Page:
Spook Sport

Dorothy Arzner, the only woman to direct mainstream Hollywood A films from the 1930s to the and 1940s, is introduced via a clip from one of her most famous films, Dance, Girl, Dance (1940). In the scene, Maureen O’Hara’s character interrupts her dance routine to tell off an audience of mostly men who are cat-calling her.

Maya Deren’s first film, Meshes of the Afternoon (1943) ends the program (see bottom). It is a happy choice, since of all the films in the program, it has undoubtedly had the greatest influence on the cinema. Much of the subsequent avant-garde cinema has turned away from music-inspired abstraction and opted for ambiguity, psychological mystery, and impossible time, space, and causality.

 

Valuable though this collection is, I cannot help but think that some of the directors represented have been oversold. Saccone sums them up:

Together, these 14 early women director have produced bodies of work that are inspiring, controversial, challenging, invigorating, and thought provoking. These women were technically and stylistically innovative, pushing narrative, aesthetic, and genre boundaries.

Surely not all of them meet these criteria. We would hardly expect one hundred per cent of the male directors of the same era to be “technically and stylistically innovative,” so why should we expect all of the work by fourteen varied female directors to be so? Saccone quotes Tami Williams’ book, Germaine Dulac: A Cinema of Sensations. on how the director searched “for new techniques that, in the light of official discourse of governmental and social conservatism, and the modernity of the new medium, were capable of expressing her progressive, antibourgeois, nonconformist, and feminist social vision.” Saccone sees this search in The Smiling Madame Beudet, where “Dulac utilizes cinema-specific techniques such as irises, slow motion, distortion, and superimposition, as well as associative editing, to give visibility to the inner experiences and fantasies of an unhappily married woman …”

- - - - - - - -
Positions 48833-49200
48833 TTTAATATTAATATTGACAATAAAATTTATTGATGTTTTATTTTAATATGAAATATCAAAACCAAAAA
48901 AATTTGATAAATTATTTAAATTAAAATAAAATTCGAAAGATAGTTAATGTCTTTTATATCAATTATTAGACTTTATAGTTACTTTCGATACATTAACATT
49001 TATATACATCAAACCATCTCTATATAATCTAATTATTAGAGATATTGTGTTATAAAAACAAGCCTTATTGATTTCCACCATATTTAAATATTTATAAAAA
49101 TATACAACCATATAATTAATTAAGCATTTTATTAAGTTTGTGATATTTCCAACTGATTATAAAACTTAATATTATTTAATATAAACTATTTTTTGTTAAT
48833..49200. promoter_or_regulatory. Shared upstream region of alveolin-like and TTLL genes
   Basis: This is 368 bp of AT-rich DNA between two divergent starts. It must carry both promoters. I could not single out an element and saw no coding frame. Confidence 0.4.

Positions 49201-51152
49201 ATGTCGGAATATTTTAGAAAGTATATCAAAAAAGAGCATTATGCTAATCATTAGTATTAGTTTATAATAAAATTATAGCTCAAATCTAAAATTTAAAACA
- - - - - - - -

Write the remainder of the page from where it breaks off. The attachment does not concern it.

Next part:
Readers might infer that Dulac innovated these techniques. Yet they had already been established as conventions of French Impressionist cinema, notably in Abel Gance’s J’accuse (1919) and La roue (1922) and Marcel L’Herbier’s El Dorado (1921). For example, Dulac surely derived the distorted image of Beudet that conveys his wife’s disgust (below left) from a similar shot of a drunken man in El Dorado (right).

Smiling Madame Beudet, distortion 2     ElDorado distorion

This is not to say Dulac isn’t a fine filmmaker or that she had no new ideas of her own. Only that she didn’t single-handed discover these techniques, but rather she turned the emerging repertoire of Impressionist techniques toward portraying a woman’s experience.

In some cases films that were co-directed by these women are presented as their sole efforts. Lois Weber’s Suspense was directed, as were many of her early shorts, with her husband, Phillips Smalley. Quotations from interviews with both Weber and Smalley make this clear. In 1914, Smalley said of his wife, “She is as much the director and even more the constructor of Rex pictures than I.” “Even more” because Weber often wrote the screenplays for their films and in at least some cases edited them. Weber later described how Smalley worked from her scripts: “Mr. Smalley got my idea. He painted the scenery, played the leading role and helped direct the cameraman.” Directing the cameraman is part of the job of a director.